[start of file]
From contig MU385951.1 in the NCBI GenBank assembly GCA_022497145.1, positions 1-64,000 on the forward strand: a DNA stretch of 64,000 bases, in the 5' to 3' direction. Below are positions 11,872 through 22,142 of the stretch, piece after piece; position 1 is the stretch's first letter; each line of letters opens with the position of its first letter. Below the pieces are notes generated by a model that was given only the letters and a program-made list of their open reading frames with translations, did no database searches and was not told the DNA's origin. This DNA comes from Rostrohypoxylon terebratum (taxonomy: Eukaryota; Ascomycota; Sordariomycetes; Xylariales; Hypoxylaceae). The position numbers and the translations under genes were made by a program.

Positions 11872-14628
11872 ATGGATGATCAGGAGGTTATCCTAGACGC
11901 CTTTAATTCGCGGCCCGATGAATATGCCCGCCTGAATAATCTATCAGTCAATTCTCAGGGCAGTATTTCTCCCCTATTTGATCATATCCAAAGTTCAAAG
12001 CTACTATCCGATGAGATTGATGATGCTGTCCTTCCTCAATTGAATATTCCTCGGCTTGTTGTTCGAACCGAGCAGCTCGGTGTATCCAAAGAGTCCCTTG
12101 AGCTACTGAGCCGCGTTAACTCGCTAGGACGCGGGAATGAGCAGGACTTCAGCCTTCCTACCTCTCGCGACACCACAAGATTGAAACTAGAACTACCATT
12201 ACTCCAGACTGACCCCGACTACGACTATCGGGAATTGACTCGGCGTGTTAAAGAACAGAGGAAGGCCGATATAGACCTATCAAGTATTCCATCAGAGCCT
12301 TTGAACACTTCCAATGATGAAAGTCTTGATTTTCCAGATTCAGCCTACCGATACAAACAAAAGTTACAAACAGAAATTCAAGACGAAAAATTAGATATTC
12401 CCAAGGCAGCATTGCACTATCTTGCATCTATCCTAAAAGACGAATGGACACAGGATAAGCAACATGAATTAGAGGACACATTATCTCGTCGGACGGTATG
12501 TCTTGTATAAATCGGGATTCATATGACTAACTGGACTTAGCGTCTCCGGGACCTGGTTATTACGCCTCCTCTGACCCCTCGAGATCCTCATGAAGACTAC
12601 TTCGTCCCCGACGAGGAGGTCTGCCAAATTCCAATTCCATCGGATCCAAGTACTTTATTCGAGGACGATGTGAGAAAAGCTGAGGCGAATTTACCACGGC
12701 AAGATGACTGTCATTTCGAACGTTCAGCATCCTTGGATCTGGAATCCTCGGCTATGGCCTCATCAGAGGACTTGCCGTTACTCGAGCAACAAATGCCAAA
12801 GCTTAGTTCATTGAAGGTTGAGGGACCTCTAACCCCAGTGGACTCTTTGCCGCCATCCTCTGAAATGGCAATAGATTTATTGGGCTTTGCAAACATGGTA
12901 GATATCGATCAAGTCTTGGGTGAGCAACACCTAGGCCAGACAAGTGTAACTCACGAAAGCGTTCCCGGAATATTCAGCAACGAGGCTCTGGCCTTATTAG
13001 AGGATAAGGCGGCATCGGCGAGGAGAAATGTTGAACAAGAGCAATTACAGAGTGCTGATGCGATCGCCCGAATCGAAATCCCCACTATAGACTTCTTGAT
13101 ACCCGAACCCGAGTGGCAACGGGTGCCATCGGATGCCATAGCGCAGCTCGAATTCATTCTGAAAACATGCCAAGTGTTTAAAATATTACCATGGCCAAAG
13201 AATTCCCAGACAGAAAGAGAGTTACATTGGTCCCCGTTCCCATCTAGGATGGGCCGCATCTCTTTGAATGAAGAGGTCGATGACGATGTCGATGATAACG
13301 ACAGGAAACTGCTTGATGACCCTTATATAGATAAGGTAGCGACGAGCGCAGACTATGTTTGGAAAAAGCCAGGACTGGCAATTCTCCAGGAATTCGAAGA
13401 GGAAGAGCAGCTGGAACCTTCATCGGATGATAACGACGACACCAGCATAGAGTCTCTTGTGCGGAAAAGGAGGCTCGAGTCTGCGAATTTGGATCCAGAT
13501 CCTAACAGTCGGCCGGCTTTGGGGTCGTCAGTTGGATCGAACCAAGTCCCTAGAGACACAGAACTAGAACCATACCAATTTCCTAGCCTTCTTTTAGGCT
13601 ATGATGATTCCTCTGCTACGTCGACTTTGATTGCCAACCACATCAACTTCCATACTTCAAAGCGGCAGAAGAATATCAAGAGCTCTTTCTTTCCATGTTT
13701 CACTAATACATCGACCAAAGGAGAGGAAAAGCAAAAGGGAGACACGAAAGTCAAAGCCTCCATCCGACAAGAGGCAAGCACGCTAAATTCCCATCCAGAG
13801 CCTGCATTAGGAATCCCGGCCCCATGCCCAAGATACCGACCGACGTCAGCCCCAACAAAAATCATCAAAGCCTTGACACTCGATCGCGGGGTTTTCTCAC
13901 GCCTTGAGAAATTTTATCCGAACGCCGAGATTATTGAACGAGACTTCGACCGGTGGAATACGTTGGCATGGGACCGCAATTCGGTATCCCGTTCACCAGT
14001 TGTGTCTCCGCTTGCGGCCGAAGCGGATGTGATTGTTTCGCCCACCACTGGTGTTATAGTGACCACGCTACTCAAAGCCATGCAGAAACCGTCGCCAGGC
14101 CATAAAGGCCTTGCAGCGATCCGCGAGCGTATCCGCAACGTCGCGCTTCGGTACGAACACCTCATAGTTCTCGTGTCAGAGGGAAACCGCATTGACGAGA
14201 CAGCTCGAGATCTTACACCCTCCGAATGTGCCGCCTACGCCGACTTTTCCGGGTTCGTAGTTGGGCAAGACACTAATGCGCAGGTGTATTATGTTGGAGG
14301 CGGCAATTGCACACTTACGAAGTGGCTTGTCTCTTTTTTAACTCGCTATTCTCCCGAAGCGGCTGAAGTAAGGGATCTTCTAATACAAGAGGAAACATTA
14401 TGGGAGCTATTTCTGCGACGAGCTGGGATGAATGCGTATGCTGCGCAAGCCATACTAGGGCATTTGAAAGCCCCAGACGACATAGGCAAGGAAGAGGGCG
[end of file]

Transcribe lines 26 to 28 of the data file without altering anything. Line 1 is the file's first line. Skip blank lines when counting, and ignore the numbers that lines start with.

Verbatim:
14101 CATAAAGGCCTTGCAGCGATCCGCGAGCGTATCCGCAACGTCGCGCTTCGGTACGAACACCTCATAGTTCTCGTGTCAGAGGGAAACCGCATTGACGAGA
14201 CAGCTCGAGATCTTACACCCTCCGAATGTGCCGCCTACGCCGACTTTTCCGGGTTCGTAGTTGGGCAAGACACTAATGCGCAGGTGTATTATGTTGGAGG
14301 CGGCAATTGCACACTTACGAAGTGGCTTGTCTCTTTTTTAACTCGCTATTCTCCCGAAGCGGCTGAAGTAAGGGATCTTCTAATACAAGAGGAAACATTA